Who gave “BoJack Horseman” permission to get Too Real in Season 2?

Back when I was writing for Nerdophiles, I reviewed BoJack Horseman season 1 when no one else really seemed interested in it. In my review, I admitted that it was rough to start, but it finished beautifully and that maybe BoJack’s journey of redemption would find success in season 2.

I’m eternally optimistic, can you tell?

Much like this poster. [indiewire.com]

Much like this poster. [indiewire.com]

Season 2 of BoJack Horseman doesn’t have the stumbling blocks that season one had, but it does have a significant amount more of character study. It’s still funny and witty with visual jokes that’ll make you rewind, a joke about Crossfit that made laugh way too hard, and the entire plotline of Todd and the phones being highlights for me.

However, the zany parts seem to be just that. In a season where the five main characters of the show have to struggle with finding the Next Right Thing and the depression that ensues because of it, it becomes something intimately relatable, even in a show with anthropomorphic animals living with humans in Hollywoo.

The darkest plot line for sure belongs to our titular character as he realizes his dream role isn’t everything he hoped it would be and every attempt to chase happiness dissolves in his hands. He even tries to start a new relationship with an owl named Wanda (Lisa Kudrow), but that blows up in his face too. If you thought ‘Downer Ending’ was a rough penultimate episode from last season in terms of emotion, ‘Escape From L.A.’ will pretty much eat your soul as BoJack comes to terms with everything that’s wrong about him and returns to L.A. worse than he left. I have to give Will Arnett props for his performance of BoJack over the course of this season. I had always liked Arnett for his smarmy characters, but he brings out the sadness of BoJack’s life in a very beautiful way over the course of the season as BoJack seems to be circling the drain.

Oi. [deadshirt.net]

Oi. [deadshirt.net]

For me though, where the season got Too Real was with Diane, Princess Carolyn, and Todd. Diane and Princess Carolyn are two different characters and their journeys are very different, but it boils down to the same central core: they are career driven women that feel like they don’t know what the next step is.

For Diane, she thinks that she’s going to find it going overseas to Cordovia to help with the war effort, which she ends up having to push up a month after she’s basically blackballed for standing up to Hank Hippopopalous after she brings up abuse allegations against him in ‘Hank After Dark.’ That episode tackles the culture of victim blaming and coverups in Hollywood in a way that feels especially relevant as the number of accusers that have come forward against Bill Cosby are now somewhere around 45 and that’s apparently just the tip of the iceberg.

However, with Diane basically being driven out of the country because of scandal, then coming back because the situation in Cordovia with Sebastian St. Clair is too much for her to handle and nothing like she expected, she finds herself floundering as she tries to figure out what to do next. Well, “figure out” might be too generous. Diane just sort of gives up for a few months. That kind of depression of flopping around the house and being gross and sad is often not portrayed on women in media. I was there when I was unemployed after graduating college, though not to the level Diane gets. The team of BoJack Horseman writes it well and Alison Brie delivers it even better.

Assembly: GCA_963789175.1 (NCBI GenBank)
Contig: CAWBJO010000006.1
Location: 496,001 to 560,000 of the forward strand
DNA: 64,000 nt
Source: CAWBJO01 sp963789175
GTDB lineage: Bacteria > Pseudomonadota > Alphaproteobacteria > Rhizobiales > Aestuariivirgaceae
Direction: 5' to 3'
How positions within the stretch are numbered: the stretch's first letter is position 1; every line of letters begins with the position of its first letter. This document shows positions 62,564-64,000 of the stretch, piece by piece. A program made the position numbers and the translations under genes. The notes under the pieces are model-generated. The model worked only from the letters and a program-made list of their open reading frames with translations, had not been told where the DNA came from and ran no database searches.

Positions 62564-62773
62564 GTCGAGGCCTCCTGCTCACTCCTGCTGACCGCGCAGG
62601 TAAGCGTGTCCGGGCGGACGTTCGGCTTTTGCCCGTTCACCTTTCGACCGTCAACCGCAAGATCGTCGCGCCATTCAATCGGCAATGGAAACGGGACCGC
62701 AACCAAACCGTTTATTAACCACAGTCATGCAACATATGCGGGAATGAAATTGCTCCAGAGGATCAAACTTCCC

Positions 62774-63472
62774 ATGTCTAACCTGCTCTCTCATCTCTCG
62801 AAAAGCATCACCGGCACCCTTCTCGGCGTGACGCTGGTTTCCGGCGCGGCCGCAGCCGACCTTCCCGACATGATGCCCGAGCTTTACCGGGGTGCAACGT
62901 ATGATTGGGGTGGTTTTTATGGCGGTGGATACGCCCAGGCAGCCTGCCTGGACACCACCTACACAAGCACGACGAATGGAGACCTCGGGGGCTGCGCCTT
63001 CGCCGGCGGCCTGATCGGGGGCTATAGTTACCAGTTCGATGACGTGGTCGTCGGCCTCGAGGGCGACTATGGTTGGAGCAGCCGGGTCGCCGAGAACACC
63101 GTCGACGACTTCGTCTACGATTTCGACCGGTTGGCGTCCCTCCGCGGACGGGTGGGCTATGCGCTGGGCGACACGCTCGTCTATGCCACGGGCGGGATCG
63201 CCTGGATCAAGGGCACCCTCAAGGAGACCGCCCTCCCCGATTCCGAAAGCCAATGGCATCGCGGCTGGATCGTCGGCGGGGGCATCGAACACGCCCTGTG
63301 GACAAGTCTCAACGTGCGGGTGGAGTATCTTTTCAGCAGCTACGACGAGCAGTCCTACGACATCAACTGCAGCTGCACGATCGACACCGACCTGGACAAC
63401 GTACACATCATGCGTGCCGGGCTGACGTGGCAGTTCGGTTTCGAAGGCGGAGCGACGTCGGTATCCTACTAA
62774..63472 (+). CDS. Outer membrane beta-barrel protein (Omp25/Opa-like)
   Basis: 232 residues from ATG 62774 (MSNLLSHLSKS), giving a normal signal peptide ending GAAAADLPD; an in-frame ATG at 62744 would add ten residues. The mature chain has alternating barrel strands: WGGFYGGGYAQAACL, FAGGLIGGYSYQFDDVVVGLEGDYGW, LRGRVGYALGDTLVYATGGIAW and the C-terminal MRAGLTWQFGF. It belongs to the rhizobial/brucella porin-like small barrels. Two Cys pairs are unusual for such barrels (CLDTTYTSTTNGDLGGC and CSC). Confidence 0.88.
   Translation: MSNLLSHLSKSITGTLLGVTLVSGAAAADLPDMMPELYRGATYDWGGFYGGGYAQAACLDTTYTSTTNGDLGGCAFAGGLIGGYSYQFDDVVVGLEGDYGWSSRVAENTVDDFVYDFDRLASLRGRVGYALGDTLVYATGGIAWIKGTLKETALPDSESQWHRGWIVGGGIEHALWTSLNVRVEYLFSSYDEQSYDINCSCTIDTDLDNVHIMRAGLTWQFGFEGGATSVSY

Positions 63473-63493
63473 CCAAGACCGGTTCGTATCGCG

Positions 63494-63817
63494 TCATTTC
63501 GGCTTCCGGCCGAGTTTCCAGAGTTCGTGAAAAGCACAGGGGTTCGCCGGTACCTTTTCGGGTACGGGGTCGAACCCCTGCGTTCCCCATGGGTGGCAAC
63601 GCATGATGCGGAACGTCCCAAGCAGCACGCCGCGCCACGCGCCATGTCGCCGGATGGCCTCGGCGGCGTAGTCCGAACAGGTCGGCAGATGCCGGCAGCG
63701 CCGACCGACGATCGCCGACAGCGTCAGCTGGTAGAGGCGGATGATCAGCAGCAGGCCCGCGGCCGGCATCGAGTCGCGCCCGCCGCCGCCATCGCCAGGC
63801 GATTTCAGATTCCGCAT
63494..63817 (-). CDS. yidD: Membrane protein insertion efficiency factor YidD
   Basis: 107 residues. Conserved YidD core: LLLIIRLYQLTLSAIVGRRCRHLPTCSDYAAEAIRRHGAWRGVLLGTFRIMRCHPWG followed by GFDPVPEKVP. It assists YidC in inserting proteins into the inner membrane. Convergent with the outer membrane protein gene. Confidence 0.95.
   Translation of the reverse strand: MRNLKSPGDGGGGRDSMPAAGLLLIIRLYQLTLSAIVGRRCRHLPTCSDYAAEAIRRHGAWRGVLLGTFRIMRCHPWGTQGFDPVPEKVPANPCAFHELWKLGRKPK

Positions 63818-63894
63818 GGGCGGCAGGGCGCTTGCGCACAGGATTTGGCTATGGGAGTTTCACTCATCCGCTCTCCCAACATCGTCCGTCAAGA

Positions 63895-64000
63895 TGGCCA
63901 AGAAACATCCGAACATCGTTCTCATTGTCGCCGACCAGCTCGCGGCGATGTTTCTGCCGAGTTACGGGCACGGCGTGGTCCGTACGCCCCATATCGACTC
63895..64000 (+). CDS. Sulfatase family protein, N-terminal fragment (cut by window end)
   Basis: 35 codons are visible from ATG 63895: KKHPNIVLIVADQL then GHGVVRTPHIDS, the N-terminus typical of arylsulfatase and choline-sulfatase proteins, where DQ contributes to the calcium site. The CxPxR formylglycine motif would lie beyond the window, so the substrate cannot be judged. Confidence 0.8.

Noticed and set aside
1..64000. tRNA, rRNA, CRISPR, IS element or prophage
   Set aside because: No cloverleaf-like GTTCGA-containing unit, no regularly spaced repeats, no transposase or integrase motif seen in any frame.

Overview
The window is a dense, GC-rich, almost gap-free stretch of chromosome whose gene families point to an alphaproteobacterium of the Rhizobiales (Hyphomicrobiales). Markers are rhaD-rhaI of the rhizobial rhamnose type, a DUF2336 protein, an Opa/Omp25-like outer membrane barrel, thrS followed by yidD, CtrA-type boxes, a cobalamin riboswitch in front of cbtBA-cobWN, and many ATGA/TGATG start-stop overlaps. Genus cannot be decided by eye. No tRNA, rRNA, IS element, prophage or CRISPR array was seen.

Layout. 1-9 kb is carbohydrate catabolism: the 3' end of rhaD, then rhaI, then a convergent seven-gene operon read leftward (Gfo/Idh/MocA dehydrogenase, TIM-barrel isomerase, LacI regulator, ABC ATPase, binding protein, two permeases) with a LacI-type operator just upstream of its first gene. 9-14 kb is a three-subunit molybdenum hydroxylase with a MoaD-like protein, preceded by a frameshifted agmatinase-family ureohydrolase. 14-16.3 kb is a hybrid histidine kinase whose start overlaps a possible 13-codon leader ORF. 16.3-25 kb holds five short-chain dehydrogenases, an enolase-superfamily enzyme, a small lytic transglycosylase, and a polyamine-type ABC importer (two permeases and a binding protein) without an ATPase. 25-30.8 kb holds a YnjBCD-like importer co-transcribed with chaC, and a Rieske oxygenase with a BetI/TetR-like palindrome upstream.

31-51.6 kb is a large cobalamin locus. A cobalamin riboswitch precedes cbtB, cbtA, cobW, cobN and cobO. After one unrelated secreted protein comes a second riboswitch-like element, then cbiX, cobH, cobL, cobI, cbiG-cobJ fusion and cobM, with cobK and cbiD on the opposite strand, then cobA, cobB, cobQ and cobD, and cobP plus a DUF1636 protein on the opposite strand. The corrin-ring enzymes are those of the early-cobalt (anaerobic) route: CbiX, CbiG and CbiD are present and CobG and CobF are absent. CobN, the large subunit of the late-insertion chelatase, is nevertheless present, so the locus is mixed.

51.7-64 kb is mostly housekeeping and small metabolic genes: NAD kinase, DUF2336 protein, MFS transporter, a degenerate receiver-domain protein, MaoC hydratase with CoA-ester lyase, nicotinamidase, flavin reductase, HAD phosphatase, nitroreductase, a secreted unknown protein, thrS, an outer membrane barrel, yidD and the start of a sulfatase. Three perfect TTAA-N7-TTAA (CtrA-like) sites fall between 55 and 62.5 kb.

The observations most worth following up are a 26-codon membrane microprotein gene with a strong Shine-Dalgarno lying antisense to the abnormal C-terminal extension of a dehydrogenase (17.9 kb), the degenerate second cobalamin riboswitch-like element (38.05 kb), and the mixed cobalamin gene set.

Princess Carolyn’s story plays out very differently, but it does sort of merge when Carolyn hires Diane to be a social media writer at the end of the season because she admits that she needs to fix other people’s problems when her own life is falling apart. For Carolyn, it’s because she feels like she’s not making upward movement in her job or her love life no matter how hard she tries and she’s not really getting any younger. It’s a more subtle kind of depression in terms of portrayal, but once again, it comes across in spades as Carolyn reaches her own epiphany about it in the end.

Even with two major female character having their own struggles, the most intimately relatable story for the season was Todd’s. I think it was said best in the episode ‘Chickens’:

Todd: You know, sometimes I feel like my whole life is a series of loosely related wacky misadventures.

Diane: Well, I think that’s just what being in your 20s is.

And that just speaks leagues to Todd’s character arc and to me, someone who’s in her mid-20s trying to figure life out when it just seems to get weirder or sadder. Not only is he trying to find purpose in life, but also a place where he feels like he belongs. It also probably speaks to being in your 20s that trying to find that often brings you to toxic communities, though probably not always on the level of the improv cult Todd accidentally joins.



By the end of the season, you’re not really hoping for redemption for these characters. You just want them to find some sort of happiness. It looks like it could be possible for all of them as Carolyn starts her new firm, Diane reconciles with her husband Mr. Peanutbutter (who is still the best), and BoJack takes Todd back in and tries to start running again. However, like the jogging baboon tells BoJack, you have to work at it every day, but it does get easier. Let’s just hope season 3 has some progress for them. Or at least more of Mr. Peanutbutter’s game show to balance it out.


One thought on “Who gave “BoJack Horseman” permission to get Too Real in Season 2?

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